Best Kept Secret (11) promoting the gospel in public praise

In this chapter The Best Kept Secret of Christian Mission, John Dickson proposes that what we do ‘in church’ week in, week out is a valuable, and often overlooked, way of promoting the gospel. Gathered worship is, in part, a declaration of the goodness and glory of God.

From the OT (see Ps 96) to the NT, the singing of God’s praise in public performing a missionary function as God’s  greatness is declared ‘among the nations’.

Jews in the inter-testamental period took seriously the idea of public praise as a form of mission – a strategy, according to Josephus, that was remarkably successful at times.

Dickson argues Peter continues this theme – seen in his statement in 1 Peter 2:9. Given the missionary thrust of the whole letter it is likely that Peter is thinking of some form of evangelism in this verse. We tend to assume an individual focus – ‘tell the gospel to your friends and neighbours’. But Dickson suggests the context is much more one of corporate evangelism – or what has been called ‘doxological evangelism. ‘Declaring the praises’ of God is a community thing.

But what of the modern context?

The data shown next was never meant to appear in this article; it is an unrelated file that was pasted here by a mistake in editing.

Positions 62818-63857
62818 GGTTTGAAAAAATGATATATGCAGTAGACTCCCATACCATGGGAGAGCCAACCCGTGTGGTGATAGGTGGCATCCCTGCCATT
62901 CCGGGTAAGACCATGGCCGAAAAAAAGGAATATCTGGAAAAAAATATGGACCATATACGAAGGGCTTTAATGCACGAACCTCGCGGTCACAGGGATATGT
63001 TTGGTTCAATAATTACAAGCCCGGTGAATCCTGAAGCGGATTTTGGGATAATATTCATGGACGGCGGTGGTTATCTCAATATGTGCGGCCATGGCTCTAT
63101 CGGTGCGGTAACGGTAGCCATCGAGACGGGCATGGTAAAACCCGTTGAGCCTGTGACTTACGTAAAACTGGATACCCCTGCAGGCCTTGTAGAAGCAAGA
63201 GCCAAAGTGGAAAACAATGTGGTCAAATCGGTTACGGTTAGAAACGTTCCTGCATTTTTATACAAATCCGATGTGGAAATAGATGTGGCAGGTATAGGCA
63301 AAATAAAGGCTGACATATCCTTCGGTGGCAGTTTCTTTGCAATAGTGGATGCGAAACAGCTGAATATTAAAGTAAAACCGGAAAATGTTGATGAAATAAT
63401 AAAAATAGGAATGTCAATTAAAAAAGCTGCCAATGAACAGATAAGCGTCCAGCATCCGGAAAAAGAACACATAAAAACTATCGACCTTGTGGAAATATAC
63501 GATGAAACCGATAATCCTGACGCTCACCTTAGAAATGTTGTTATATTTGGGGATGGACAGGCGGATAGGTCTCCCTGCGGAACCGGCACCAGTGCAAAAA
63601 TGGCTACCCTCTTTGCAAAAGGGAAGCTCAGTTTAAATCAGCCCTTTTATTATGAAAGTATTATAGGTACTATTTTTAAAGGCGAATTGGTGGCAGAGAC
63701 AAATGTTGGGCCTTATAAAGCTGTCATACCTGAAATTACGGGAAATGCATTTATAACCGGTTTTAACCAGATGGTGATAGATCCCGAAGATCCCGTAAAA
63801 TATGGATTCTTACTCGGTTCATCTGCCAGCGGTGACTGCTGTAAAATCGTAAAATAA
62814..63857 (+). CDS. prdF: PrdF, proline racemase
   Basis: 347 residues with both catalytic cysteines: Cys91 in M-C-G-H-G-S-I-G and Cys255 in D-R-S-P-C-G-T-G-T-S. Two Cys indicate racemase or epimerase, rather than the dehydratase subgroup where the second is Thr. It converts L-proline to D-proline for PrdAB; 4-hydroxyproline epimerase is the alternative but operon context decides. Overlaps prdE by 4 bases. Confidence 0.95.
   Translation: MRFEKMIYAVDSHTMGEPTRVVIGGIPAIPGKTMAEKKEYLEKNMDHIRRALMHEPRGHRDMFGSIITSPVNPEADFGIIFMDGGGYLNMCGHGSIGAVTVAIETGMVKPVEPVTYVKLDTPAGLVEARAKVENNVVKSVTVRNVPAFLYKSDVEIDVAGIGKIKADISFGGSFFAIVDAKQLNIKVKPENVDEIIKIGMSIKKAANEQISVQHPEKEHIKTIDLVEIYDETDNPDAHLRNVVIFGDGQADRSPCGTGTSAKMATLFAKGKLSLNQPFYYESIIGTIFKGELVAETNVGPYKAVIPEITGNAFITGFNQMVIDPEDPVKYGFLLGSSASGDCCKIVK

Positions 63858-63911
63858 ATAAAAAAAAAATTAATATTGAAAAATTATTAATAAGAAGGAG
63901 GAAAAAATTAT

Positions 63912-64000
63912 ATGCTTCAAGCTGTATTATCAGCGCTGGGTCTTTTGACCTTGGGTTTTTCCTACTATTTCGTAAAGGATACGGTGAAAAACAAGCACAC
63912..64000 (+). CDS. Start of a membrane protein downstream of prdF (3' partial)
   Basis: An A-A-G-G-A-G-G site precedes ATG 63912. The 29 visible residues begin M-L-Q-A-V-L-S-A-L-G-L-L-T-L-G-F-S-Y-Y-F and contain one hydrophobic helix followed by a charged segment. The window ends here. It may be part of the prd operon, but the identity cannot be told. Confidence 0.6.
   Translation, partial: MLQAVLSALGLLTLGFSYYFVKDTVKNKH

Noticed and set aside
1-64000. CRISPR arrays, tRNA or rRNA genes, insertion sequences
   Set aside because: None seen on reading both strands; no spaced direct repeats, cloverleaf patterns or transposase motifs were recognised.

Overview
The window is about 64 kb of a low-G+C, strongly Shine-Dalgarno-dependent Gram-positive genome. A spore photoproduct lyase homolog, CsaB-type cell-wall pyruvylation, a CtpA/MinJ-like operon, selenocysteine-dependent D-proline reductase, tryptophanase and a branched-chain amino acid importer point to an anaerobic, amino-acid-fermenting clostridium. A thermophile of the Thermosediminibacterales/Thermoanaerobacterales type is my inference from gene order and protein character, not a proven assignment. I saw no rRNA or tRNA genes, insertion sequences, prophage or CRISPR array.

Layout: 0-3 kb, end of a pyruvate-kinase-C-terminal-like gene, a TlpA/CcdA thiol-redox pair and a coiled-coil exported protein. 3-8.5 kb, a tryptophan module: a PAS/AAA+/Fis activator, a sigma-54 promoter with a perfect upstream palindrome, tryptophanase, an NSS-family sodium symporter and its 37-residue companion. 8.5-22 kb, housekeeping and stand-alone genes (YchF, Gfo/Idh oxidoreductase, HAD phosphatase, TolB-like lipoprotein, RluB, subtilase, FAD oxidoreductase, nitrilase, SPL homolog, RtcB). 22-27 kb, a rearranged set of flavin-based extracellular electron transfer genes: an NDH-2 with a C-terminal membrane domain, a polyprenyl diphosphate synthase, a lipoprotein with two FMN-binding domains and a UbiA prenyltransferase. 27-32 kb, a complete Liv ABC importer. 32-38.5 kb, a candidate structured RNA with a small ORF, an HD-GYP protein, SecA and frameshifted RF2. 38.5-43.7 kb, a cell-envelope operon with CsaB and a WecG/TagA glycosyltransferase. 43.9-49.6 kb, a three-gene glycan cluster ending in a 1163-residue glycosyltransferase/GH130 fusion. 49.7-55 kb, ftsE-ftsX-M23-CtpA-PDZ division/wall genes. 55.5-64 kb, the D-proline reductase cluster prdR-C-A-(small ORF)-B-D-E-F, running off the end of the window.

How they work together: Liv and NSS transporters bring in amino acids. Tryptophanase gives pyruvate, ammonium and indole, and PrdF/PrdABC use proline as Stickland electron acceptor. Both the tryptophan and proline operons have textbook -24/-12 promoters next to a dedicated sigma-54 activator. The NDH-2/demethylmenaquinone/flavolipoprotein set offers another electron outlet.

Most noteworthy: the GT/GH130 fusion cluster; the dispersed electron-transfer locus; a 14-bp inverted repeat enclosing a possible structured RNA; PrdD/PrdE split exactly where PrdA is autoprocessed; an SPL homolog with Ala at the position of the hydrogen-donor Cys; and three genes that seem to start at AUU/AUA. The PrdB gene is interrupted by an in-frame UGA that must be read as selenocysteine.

Dickson isn’t advocating turning the regular church service into a seeker sensitive event. But he is with people like Bill Hybels in his desire for the regular church service to be attractive, uplifting, beautiful, inspiring, spiritual, real – and so speak of the God Christians worship. He is also for making what we do intelligible to outsiders – and this means constantly ‘translating’ what goes on for outsiders unfamiliar with Christianese. By ‘quality’ he means the degree that the congregation revels in the worship of God and encouragement of each other.

If Christians just ‘survive’ a community gathering, there is little hope outsiders will find it remotely of interest. The burden is on Christians to do all they can to enhance the worship gathering.

So an observation and a question.

Over the long haul church can’t be ‘faked’. It can be made ‘sexy and exciting’ [well, sort of] for a special event, but ‘worship highs’ can’t be manufactured week in week out. What is needed is authenticity, integrity and real experience of people engaging honesty with the triune God. That can’t be ‘produced’ to order. Dickson doesn’t talk about the important role worship leaders play in guiding others into the presence of God. But, however gifted, they can’t create a desire to meet with God. Each person needs to come open to meet with God – often an uncomfortable and humbling experience as well as a joyful one.

So, if someone asked you why you go to church, would your reply ‘Come and find out?

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